A black Democrat Christian strategist says that the party’s donor class’ push for secular progressivism is “out of tune” with the views of many black Christians in the Democratic Party, and recounted the pushback he personally received when he urged the party to be more welcoming to biblical values.
Justin Giboney, an Atlanta-based lawyer and a former Obama delegate to the Democratic National Convention, spoke out Monday against the direction that his party has taken as it relates to the views of black Christians who call for social justice while adhering to the moral truths of their Protestant biblical beliefs.
Speaking during a panel discussion hosted by Georgetown University’s Initiative on Catholic Social Thought and Public Life, Giboney joined former Obama faith adviser Michael Wear and others in addressing questions related to the Democratic Party’s “religion problem.”
“I have been in politics and running campaigns and things of that nature for almost a decade. In doing that in urban politics, you are in a very progressive space. There were certain issues that I had trouble really reconciling with my faith, being asked to handle people’s campaigns and their platforms and just knowing that certain things were off limits,” Giboney said. “I really didn’t think that was fair or understand it because the people that I go to church with and the people I’m around are not necessarily secular progressives.”
Giboney helped launch the AND Campaign in an attempt to bring both social justice and moral convictions of the Gospel to politics and the Democratic Party. The AND Campaign also brings a voice to urban Christians who operate under a worldview that is committed to redemptive justice and “values-based policy.” The organization believes that urban Christians have “allowed the urban political class to abandon” values-based policy.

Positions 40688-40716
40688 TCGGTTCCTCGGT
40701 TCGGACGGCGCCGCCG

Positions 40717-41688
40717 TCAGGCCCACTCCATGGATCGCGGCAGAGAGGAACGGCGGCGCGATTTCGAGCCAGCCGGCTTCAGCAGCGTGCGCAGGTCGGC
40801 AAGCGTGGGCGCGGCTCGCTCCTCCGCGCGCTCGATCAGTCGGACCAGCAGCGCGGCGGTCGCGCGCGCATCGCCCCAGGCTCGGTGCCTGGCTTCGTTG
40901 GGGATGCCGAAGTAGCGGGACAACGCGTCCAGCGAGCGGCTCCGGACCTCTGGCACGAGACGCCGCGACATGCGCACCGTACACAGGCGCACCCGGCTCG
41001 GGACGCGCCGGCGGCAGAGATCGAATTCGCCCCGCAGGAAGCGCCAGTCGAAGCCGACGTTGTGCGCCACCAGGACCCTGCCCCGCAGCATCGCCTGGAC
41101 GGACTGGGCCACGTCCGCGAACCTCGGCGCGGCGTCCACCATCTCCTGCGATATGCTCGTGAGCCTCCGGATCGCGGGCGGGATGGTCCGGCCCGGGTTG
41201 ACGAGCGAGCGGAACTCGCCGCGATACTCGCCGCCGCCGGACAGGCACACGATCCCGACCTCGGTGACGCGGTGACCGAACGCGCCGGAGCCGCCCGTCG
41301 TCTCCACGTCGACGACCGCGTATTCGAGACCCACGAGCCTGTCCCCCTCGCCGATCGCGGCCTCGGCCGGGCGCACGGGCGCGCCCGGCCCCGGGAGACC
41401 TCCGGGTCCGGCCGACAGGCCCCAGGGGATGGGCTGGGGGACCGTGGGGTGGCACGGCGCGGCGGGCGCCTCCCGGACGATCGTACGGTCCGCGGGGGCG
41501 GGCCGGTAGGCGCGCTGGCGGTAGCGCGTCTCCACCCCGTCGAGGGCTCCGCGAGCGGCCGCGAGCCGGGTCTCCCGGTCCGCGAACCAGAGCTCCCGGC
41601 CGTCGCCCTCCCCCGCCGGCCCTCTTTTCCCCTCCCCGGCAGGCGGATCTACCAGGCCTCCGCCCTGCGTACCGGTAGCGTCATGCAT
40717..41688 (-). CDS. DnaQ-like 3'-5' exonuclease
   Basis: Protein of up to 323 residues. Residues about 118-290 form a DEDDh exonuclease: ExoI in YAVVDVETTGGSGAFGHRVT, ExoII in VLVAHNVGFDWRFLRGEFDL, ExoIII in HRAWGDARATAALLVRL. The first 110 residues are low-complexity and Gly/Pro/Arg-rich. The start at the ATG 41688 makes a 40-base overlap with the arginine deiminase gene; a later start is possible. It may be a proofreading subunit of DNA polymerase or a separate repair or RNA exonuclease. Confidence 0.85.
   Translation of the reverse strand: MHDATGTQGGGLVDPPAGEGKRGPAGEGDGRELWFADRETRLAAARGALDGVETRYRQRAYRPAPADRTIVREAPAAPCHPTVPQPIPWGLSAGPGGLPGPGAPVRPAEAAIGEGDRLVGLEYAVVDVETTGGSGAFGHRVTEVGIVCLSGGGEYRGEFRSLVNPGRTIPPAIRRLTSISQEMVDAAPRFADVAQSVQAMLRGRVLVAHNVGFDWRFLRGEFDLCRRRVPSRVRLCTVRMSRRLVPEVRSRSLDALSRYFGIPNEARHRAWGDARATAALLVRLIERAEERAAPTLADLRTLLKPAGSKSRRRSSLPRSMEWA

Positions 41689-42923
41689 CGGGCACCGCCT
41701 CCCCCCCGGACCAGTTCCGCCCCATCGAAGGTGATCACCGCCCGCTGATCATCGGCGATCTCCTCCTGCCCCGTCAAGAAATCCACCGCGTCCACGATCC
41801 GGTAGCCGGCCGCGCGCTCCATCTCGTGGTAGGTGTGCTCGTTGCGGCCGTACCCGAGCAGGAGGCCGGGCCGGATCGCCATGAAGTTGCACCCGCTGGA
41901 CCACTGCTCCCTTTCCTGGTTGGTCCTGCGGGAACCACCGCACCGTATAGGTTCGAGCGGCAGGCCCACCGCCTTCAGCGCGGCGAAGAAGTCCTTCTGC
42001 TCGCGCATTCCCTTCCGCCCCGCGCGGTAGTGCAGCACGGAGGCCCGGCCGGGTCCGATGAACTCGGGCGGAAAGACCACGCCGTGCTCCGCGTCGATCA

“It is hard to understand why everyone had to fit into that [secular progressive] box, it seemed like we were being forced into that box,” Giboney said of his experiences. “The AND Campaign basically came about when I got with some other people that I knew and said, ‘This needs to change.’ Why is it that we see social justice and biblical values are mutually exclusive?”
Giboney shared his experience running to be a delegate to the Democratic National Convention in Georgia’s fifth congressional district in both 2012 and 2016.
“When I ran in 2016, it was a little bit of a different story. At the time, I had a group called Crucifix & Politics,” Giboney, a former Vanderbilt University football player, said. “We are in John Lewis’ district and decided I was going to run on a biblical platform. When I gave my speech, I really didn’t say anything about the party. I just talked about how the party can’t be one that excludes people of faith.”
“I talked about issues such as sanctity of life and all those things and how they don’t change for biblical Christians but we still deserve to be here,” he added. “It was an interesting conversation. We won. We won by huge numbers and we almost doubled or tripled anybody else’s votes in one of the most progressive places in Atlanta.”
But after the election ended, Giboney said that there were some that tried to get him removed from the Georgia delegation because of what he said about biblical values.
“Thankfully, I anticipated that and I taped the whole thing so they couldn’t move my words around,” Giboney said. “But, it was a difficult conversation and unfortunately, there was an attack just based on bringing a biblical perspective. We ended up winning, which says a lot. But there was also an attack there. So, you see the dynamic in that small example.”
Giboney, who served as the Obama for America’s Gen44-Atlanta initiative, said that he isn’t the only black Christian politician in Georgia who has faced that type of opposition.
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Source: Christian Post